o All parallel rays reflected from a circular mirror pass through a line
drawn through the center of the circle and parallel to the incident
rays (see Figure 8.9a).

2. All parallel rays reflected from a parabolic mirror, when they are
parallel to the axis of symmetry, intersect at a point (see Figure

In addition, a circular mirror is symmetrical with respect to rotations about its

center. This means that if the sun’s rays (assumed to be parallel for this
discussion) are not normal to the mirror’s aperture as in Figure 8.9a, the pattern
of reflected rays looks the same but is rotated (see Figures 8.9b and 8.9c).

Figure 8.9 Characteristics of spherical optics (C = center of circle).

A parabolic mirror, on the other hand, is not symmetrical to rotations about its
focal point. As shown in Figure 8.10, if the incident beam of parallel rays is even
slightly off normal to the mirror aperture, beam dispersion occurs, resulting in
spreading of the image at the focal point. For a parabolic mirror to focus sharply,
therefore, it must accurately track the motion of the sun to keep the axis (or
plane) of symmetry parallel to the incident rays of the sun.

Figure 8.10 Characteristics of parabolic optics, (a) for rays parallel to the axis of symmetry, (b) for
rays 1o off of the axis of symmetry.

8.3.2 Line Focus Troughs

To form either a cylindrical or parabolic trough, the two-dimensional mirrors

shown in Figures 8.9 and 8.10 must be translated normal to the plane of
curvature as illustrated in Figure 8.11. Tracking requirements of the linear troughs
are similar to that of the two-dimensional mirrors discussed above.

Figure 8.11 Formation of linear troughs: (a) parabolic trough; (b) cylindrical trough.

A parabolic trough as shown in Figure 8.11a has a line focus and must be
tracked about its linear axis in order to maintain focus. The proper tracking angle
is defined by the orientation of the trough relative to the sun’s position. Analytical
expressions for the proper tracking angle of parabolic troughs are developed in
Chapter 4. Basically, a parabolic trough must track about its linear axis so that
when the sun’s rays are projected onto the plane of curvature, they are normal to
the trough aperture.

Since linear translation does not introduce curvature along the translation axis,
the trough need not be tracked in this direction in order to maintain focus. Just as
reflection from a plane mirror does not defocus parallel rays of light, neither is the
component of the incident beam (direct) insolation in the plane of translation
defocused by a linear translation. The net effect of a non-normal incidence angle
in a parabolic trough (assuming that the trough has been tracked to

satisfy focusing requirements) is that the reflected beam is simply translated
along, but still focused on, the receiver tube.

Figure 8.12 shows a photograph of a receiver tube illuminated by direct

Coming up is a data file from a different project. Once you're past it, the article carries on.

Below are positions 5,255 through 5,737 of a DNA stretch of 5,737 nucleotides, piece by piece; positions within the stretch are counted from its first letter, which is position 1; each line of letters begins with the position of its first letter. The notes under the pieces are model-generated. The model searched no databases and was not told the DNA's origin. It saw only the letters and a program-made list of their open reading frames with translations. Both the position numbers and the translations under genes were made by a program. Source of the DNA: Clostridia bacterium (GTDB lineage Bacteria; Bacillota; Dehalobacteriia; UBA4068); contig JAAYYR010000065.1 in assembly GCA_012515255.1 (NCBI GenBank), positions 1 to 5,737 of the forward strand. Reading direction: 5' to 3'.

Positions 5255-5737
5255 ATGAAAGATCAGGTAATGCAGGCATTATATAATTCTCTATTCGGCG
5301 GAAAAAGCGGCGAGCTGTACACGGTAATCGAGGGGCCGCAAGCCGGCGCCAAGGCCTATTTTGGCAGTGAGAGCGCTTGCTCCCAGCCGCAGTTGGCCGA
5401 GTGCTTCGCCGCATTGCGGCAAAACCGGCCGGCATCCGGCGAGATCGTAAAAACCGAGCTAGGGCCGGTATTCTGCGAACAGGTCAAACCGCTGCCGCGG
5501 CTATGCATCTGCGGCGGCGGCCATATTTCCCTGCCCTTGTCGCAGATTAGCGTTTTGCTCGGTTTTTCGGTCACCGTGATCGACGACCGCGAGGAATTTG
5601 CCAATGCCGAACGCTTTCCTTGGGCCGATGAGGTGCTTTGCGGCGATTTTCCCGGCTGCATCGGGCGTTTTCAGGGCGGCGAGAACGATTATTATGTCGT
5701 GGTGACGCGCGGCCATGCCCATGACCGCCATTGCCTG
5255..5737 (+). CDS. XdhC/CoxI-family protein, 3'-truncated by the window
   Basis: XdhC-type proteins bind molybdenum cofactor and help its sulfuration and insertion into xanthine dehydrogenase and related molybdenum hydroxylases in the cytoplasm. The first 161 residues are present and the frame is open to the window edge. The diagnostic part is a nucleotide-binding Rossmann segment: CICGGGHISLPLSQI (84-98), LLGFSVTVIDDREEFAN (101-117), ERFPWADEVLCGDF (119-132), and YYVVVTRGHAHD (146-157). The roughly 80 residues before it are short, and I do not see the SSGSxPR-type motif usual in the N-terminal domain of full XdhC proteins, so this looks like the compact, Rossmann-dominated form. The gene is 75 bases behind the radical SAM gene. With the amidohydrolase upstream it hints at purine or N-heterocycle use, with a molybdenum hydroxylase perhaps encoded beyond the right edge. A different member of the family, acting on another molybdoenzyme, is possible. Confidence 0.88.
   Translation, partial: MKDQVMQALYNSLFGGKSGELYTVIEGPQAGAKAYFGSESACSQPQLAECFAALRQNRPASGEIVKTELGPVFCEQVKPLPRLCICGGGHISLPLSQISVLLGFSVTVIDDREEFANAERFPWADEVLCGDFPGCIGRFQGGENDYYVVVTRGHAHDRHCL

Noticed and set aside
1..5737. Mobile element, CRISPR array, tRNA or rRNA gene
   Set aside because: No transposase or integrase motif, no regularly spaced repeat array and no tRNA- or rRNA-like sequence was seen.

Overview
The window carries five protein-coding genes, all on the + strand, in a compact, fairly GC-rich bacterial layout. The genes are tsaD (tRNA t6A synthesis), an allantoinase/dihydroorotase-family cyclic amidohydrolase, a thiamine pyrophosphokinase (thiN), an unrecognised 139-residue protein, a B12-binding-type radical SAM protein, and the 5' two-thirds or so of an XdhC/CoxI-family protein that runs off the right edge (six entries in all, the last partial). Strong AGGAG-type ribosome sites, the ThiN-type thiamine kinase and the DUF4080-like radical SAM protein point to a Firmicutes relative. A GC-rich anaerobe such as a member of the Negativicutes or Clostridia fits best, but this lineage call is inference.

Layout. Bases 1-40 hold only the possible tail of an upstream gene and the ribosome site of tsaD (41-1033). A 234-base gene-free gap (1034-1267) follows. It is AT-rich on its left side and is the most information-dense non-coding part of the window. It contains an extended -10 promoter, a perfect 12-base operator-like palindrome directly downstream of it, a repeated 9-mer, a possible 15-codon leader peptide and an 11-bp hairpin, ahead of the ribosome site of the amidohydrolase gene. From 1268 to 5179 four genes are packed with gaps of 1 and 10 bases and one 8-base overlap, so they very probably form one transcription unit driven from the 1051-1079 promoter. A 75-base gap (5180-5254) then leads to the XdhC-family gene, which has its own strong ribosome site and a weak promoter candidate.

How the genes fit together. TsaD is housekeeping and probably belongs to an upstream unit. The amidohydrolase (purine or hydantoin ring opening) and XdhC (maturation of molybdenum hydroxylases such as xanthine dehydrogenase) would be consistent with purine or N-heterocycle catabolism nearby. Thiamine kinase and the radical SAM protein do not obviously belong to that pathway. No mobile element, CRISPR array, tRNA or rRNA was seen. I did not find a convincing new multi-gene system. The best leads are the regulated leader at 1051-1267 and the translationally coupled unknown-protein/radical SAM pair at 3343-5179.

insolation entering the trough aperture with a non-normal incidence angle. In this
case, the trough has been tracked about its linear axis as indicated by the highly
focused beam image on the receiver tube. As a result of the non-normal
incidence angle, however, the reflected beam is translated down the receiver
tube; note that the right end of the receiver tube is dark. At the far end of the
parabolic trough some of the incident insolation is reflected past the end of the
receiver tube. This is illustrated in Figure 8.13 for another collector. Note that
some concentrated light is failing on the flexible hose and not on the receiver.
This energy is lost to the collector and is called the collector endloss.

Figure 8.12 Translation of focused radiation along receiver tube due to non-normal incident
insolation. Courtesy of Sandia National Laboratories.

Figure 8.13 Parabolic trough endloss. Courtesy of Sandia National Laboratories.

Since linear translation does not introduce defocusing of the concentrated

radiation, the aperture of a cylindrical trough need not track at all to maintain
focus. However, as indicated in Figure 8.11b, a high-rim angle cylindrical trough
would have a focal plane not a focal line. To avoid a dispersed focus, cylindrical
troughs would have to be designed with low rim angles in order to provide an
approximate line focus. The advantage of a cylindrical mirror geometry is that it
need not track the sun in any direction as long as some means is provided to
intercept the moving focus.

The effect of rim angle on the focus of a cylindrical trough can be

seen by observing the path of an individual ray as it enters the collector aperture.

Figure 8.14 shows the angles involved. At the mirror surface the incident ray will
undergo reflection. Since, by definition, a radius of a circle is normal to the
tangent to the circle at all points, it follows that (solid lines). In
addition, since the incident ray is assumed parallel to the axis of curvature,
. Thus the triangle C-PF-M is an isosceles triangle with the
characteristics that C-PF is equal to r/2 for small values of .

Figure 8.14 Definitions of angles for reflection from a cylindrical (or spherical) mirror.

Point PF is termed the paraxial focus. As increases, the reflected ray

crosses the line below PF as illustrated by the dashed lines shown in Figure 8.14.
The spread of the reflected image as increases, is termed spherical

For practical applications, if the rim angle of a cylindrical trough is kept low
(e.g., <20-30 degrees ), spherical aberration is small and a virtual line focus
trough is achieved. Figure 8.15 shows the focusing of circular mirrors with